The Sydney 2000 Olympics Five Dollar 'Opera House' Silver Coin is part of a collection containing 16 pieces. It was struck
in sterling silver and were designed to represent both Australia's cultural history and environment. The set comprises of
Festival of the Dreaming, Kangaroo, Early settlement, Great White Shark, Immigrants, Frilled Neck Lizard, Commerce, Emu,
Sports and the Arts, Koala, Sydney Harbour, Platypus, Opera House, Echidna, Air and Kookaburra. They are all in a Five Dollar
denomination. The set was released in 2000 following the successful Olympic Games from Sydney, Australia.
The reverse of the coin, designed by Stuart Devlin has an intricate
design with a host of famous landmark buildings from around the world adjacent to the inside edge of the coin. In the centre
of the coin is a portrait of the iconic Sydney Opera House with a luxury yacht in the foreground. Included at the base of
the design is the official Sydney 2000 Olympics logo with the five coloured rings signifying the Olympics. The
obverse features the traditional Raphael Maklouf 4th portrait of Queen Elizabeth II, crowned, facing right, with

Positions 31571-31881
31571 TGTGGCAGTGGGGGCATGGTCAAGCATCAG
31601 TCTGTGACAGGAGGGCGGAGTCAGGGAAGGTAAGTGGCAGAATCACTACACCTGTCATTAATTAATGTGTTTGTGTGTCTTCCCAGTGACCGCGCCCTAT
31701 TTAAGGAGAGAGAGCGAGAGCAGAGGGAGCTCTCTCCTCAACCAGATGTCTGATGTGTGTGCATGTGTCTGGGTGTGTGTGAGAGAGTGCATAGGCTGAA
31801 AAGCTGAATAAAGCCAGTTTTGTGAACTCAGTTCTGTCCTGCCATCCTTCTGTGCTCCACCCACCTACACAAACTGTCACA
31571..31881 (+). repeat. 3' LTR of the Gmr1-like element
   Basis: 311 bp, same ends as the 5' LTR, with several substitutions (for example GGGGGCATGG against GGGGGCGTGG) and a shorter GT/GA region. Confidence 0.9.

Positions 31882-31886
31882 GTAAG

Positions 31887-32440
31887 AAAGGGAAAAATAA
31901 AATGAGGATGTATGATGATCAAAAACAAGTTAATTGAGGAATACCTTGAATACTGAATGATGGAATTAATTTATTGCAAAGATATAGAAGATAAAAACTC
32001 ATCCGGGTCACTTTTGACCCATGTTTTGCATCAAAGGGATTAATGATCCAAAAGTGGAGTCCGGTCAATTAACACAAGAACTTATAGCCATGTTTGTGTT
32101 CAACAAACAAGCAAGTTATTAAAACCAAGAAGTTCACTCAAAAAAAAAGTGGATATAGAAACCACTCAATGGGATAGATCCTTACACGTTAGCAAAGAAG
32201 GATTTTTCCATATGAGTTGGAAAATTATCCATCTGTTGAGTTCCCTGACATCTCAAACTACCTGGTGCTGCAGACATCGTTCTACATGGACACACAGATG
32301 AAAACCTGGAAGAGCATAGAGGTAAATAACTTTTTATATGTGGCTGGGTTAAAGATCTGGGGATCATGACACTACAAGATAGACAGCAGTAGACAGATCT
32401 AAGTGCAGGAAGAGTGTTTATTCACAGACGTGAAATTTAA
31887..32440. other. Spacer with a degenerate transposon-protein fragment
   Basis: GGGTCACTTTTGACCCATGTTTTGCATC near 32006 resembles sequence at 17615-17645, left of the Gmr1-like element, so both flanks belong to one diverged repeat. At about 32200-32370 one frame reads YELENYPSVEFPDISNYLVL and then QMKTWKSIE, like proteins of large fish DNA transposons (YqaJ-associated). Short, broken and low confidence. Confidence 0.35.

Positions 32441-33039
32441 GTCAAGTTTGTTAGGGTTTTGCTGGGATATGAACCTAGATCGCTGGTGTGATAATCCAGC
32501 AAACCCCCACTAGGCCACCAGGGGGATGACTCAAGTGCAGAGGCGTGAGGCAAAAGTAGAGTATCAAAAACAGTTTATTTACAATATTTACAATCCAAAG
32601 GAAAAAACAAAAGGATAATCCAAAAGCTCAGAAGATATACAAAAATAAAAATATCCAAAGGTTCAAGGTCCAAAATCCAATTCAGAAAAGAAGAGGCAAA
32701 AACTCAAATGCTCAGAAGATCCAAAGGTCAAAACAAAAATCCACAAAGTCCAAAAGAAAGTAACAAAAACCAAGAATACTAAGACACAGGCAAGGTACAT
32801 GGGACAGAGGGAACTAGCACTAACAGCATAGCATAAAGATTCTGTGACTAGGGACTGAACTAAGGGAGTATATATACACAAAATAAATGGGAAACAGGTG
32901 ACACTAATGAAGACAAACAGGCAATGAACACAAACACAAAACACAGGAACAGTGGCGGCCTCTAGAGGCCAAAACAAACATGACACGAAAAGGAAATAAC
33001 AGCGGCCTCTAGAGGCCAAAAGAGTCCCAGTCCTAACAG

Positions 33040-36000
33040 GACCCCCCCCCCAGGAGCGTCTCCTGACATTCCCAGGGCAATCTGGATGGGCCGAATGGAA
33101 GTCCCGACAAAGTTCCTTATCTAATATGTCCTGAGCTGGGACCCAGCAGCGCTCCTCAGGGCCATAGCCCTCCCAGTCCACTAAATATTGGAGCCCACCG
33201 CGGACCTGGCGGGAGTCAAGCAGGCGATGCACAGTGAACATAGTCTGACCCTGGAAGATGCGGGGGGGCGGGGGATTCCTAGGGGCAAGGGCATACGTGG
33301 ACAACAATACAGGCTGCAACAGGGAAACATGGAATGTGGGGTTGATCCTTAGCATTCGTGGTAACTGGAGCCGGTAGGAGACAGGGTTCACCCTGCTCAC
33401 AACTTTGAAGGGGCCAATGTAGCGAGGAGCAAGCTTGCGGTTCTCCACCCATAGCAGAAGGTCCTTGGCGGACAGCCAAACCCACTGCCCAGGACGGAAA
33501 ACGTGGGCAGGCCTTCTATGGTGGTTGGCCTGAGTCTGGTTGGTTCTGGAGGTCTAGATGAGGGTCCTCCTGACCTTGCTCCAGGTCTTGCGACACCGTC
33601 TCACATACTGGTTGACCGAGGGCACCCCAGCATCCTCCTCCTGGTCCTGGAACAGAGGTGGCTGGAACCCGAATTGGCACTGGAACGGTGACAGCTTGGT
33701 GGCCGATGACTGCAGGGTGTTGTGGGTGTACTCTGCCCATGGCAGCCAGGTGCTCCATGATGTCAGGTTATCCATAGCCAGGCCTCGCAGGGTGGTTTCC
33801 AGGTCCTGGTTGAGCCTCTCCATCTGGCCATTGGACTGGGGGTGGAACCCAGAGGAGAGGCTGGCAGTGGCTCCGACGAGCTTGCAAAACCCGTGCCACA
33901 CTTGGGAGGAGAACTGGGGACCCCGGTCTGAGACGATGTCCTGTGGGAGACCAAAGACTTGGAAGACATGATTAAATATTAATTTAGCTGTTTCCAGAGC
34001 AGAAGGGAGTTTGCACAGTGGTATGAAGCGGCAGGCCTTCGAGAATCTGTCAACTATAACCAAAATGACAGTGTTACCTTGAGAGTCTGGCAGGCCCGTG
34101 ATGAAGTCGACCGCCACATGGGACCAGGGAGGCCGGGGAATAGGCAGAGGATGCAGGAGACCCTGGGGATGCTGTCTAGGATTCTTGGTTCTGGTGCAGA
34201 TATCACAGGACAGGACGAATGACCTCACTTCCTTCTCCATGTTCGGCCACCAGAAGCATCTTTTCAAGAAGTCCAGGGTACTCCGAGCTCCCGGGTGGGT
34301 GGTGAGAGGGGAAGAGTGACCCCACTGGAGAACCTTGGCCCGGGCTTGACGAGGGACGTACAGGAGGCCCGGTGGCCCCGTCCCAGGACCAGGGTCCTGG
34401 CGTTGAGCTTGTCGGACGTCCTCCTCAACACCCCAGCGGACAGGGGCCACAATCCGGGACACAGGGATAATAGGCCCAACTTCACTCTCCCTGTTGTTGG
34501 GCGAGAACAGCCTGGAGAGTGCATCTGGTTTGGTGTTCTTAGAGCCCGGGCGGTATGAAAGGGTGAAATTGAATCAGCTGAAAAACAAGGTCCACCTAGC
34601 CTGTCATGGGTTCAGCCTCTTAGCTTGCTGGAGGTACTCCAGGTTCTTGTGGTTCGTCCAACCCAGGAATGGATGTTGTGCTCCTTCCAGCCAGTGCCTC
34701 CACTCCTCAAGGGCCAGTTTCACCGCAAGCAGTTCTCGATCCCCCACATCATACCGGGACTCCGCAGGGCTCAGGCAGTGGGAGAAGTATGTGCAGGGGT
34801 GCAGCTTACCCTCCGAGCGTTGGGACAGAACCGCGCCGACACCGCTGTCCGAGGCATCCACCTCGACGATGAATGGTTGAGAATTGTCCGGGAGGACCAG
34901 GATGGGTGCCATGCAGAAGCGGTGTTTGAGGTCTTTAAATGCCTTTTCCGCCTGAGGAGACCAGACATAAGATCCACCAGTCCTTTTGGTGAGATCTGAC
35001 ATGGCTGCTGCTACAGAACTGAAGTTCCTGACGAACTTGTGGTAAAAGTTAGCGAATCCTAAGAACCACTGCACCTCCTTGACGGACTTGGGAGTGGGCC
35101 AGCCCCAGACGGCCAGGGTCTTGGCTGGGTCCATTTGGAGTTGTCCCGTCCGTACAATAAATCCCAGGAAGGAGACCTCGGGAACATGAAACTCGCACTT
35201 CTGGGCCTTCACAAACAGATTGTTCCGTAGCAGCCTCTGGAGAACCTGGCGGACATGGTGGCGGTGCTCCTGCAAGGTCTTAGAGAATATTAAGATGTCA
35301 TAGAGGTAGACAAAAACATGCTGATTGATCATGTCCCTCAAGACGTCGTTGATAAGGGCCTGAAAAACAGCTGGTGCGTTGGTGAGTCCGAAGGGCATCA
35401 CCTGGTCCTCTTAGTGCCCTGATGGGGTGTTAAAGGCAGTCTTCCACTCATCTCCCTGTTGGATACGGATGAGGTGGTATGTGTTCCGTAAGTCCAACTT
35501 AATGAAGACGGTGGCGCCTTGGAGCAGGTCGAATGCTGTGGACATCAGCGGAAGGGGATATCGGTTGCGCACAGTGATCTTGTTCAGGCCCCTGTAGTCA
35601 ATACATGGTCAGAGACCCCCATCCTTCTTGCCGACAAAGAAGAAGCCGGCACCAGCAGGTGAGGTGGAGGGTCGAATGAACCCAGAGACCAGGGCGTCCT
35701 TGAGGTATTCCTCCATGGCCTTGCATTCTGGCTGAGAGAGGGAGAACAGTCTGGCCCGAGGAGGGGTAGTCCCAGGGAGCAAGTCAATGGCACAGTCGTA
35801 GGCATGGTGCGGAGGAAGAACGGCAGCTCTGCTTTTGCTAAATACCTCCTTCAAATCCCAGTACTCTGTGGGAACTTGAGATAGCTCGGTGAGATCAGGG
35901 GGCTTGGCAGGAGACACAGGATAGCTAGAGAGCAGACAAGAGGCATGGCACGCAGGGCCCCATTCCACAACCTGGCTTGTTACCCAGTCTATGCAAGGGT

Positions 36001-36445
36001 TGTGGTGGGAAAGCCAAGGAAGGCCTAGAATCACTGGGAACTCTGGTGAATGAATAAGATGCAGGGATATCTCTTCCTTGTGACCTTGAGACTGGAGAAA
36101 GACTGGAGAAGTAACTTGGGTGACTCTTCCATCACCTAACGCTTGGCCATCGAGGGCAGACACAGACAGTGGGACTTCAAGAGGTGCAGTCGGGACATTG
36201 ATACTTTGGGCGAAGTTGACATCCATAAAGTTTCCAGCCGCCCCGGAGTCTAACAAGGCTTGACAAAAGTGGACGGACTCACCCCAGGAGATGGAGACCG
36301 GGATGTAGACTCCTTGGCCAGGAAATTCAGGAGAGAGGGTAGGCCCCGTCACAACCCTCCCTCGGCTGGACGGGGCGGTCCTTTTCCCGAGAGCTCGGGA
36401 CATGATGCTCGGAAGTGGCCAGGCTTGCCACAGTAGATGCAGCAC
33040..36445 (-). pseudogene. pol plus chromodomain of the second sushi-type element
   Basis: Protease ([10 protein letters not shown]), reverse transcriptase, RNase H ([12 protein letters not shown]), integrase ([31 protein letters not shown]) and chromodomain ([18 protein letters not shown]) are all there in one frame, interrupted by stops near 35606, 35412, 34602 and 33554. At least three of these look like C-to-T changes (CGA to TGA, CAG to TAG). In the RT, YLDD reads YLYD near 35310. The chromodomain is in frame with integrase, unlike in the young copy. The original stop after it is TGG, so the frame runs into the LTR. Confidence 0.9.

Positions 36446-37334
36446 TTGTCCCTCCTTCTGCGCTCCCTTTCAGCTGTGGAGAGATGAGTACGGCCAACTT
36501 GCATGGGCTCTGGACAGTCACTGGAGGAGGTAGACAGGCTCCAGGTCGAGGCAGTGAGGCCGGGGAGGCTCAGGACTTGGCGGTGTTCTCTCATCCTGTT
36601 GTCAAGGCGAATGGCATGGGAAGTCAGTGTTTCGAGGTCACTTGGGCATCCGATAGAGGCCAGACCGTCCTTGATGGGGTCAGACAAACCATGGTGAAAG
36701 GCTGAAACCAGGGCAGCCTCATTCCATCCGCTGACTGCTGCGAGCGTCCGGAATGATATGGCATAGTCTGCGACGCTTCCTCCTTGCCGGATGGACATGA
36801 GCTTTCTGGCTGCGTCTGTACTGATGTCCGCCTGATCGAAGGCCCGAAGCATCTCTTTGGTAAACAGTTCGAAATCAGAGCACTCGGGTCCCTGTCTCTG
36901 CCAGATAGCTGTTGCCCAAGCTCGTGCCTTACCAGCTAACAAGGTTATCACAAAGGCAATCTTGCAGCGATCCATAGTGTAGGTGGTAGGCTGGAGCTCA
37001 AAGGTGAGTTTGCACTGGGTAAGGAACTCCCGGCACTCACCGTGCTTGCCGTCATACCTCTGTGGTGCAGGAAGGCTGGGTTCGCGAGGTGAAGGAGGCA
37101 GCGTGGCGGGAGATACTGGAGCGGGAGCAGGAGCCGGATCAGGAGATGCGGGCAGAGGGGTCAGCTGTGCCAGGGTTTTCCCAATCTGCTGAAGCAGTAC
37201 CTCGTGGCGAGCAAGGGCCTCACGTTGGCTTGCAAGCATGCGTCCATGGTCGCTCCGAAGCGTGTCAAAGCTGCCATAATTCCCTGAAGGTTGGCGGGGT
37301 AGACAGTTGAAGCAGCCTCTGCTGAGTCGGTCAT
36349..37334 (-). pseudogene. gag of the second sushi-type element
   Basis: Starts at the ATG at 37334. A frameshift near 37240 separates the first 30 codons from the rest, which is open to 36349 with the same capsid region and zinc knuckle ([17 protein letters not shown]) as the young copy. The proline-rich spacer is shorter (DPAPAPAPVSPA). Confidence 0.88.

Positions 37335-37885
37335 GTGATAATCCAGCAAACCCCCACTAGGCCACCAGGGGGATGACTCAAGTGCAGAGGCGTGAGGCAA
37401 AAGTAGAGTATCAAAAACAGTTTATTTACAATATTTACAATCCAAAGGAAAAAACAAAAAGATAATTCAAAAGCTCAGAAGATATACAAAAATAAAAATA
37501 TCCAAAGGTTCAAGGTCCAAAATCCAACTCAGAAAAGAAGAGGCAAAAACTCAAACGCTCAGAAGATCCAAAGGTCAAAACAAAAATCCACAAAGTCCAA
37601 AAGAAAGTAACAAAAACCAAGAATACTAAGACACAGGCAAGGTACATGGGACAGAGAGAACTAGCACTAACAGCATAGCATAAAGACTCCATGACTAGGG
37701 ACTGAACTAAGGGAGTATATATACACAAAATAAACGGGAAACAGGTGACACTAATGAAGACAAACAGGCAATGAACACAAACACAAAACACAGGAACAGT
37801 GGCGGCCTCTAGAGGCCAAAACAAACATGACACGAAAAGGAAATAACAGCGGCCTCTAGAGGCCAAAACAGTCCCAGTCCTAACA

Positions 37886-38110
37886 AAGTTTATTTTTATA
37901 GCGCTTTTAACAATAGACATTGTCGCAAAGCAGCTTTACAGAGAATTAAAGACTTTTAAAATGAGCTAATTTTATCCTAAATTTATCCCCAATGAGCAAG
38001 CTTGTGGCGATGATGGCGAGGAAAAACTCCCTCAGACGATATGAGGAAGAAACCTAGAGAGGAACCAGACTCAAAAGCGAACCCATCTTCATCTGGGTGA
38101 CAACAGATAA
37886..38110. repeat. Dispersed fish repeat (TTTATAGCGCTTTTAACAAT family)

necklace and earrings and is surrounded by the
ELIZABETH II AUSTRALIA 2000 5 DOLLARS. This coin along with the remaining fifteen to complete the set was originally
packaged in a wooden display case and with a numbered certificate. On the outside of the lid is stamped with the text THE
SYDNEY 2000 OLYMPIC SILVER COIN COLLECTION and the inner side with ROYAL AUSTRALIAN MINT and the PERTH MINT.
The Sydney Opera House was designed by Danish architect Jørn Utzon after he submitted the best design for a competition
organised by the Government of New South Wales. However, the design was so intricate that it required engineering far in
advance of the time. This led to difficulties in construction and Utzon eventually resigned from the project. It was eventually
completed in 1973 and was opened by Queen Elizabeth II. It has become the most photographed image of Australia and joined
the World Heritage list in 2007. Its premier performance was War and Peace which was performed by the Australian Opera. The
cost of the building project was $AU 102,000,000.
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